Chicago mayor has solution for a local casino, operators won’t like it

It took a number of years, but Illinois was finally able to pave the way for gambling expansion when Governor J.B. Pritzker put pen to paper to sign a casino bill last summer. Chicago was thrilled with the move and immediately began working on a plan of attack; but that attack was thwarted this past August when it was revealed that none of the five locations was viable. Still, the Windy City and its mayor, Lori Lightfoot, continued to figure out how to make it possible and Lightfoot believes she has the perfect answer. The casino should be public, not private.

Lightfoot is desperate, and rightfully so, to find a way to reverse the city’s $1.3-billlion growing mountain of debt. Chicago is looking at a budget shortfall of about $838 million – the largest amount in the past few years – and this isn’t going to help overcome the issue. To help resolve the problem, she wants a casino to be operated by the city and the state, instead of allowing a commercial operator to come in and take the lion’s share of the revenue.

Finding support for the idea is going to prove just as difficult as tackling the debt issue. Legislators are going to most likely be opposed to any structure that could make lawmakers directly responsible for gambling. One lawmaker, who didn’t want to be identified, told the Chicago Sun-Times, “I’d be very surprised if we touched anything related to gambling. If we open up the bill for Lori, it’ll open the floodgates for everybody who has problems with it. It’ll cause unnecessary drama.”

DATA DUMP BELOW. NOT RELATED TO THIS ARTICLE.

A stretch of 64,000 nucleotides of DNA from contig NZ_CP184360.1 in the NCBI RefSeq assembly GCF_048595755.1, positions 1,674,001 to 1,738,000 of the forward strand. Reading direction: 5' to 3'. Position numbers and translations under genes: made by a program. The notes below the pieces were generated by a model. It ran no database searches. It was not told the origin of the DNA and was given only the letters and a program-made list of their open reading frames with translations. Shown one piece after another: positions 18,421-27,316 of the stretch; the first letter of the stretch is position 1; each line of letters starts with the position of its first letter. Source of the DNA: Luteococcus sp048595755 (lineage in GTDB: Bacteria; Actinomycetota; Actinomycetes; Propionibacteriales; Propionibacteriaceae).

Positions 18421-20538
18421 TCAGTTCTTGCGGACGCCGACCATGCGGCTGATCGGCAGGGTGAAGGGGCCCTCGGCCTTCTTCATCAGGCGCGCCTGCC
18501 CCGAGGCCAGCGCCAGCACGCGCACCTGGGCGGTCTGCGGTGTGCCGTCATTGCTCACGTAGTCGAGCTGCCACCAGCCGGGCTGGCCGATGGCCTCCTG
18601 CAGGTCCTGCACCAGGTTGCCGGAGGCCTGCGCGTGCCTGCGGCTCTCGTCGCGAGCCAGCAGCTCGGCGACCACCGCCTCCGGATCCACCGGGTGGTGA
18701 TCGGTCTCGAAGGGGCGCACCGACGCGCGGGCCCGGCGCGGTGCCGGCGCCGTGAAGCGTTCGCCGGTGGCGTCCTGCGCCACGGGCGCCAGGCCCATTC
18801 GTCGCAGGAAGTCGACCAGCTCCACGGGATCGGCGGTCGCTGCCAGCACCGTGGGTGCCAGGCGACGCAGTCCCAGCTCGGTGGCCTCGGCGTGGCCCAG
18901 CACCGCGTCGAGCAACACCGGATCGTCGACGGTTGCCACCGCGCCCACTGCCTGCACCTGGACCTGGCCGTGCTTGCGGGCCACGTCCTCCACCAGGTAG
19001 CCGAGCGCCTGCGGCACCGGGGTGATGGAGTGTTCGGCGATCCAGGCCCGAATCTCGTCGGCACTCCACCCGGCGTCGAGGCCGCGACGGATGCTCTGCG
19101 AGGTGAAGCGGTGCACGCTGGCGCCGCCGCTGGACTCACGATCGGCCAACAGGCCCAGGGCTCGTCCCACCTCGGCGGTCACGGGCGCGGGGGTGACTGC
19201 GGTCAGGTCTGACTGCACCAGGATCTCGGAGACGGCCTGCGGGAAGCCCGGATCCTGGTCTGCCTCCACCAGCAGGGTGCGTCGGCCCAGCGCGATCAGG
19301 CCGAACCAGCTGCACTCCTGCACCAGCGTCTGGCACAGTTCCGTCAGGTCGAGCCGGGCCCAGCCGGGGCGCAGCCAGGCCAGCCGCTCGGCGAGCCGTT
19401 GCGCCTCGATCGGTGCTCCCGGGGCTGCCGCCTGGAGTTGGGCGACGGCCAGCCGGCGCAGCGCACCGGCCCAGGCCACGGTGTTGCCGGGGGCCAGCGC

If that’s to be the case, then Lightfoot wants state lawmakers to go back to the drawing board and revamp how it will tax the casino industry. One of the big reasons Union Gaming said that the five Chicago locations won’t work is because Illinois wants 30% of gross gaming revenue and, along with upfront fees and regular taxes tied to the launch of a property, the effective rate shoots up to 72%. No commercial operator would be willing to touch a situation like that.

Chicago real estate sales pay a tax of $5.25 for every $500 of the transfer price, and this is one area that Lightfoot feels could be changed to offset the casino taxes. She would set up a tiered system that could ultimately see a tax break for many real estate deals under $500,000.

That might be the best route to take. According to the same anonymous state legislator, “The real estate transfer tax stands a better chance. Ten years ago, we changed that statewide because the real estate people were complaining there was too much volatility in the market. If we change it back and give the mayor more authority and flexibility, that’s a reasonable request.”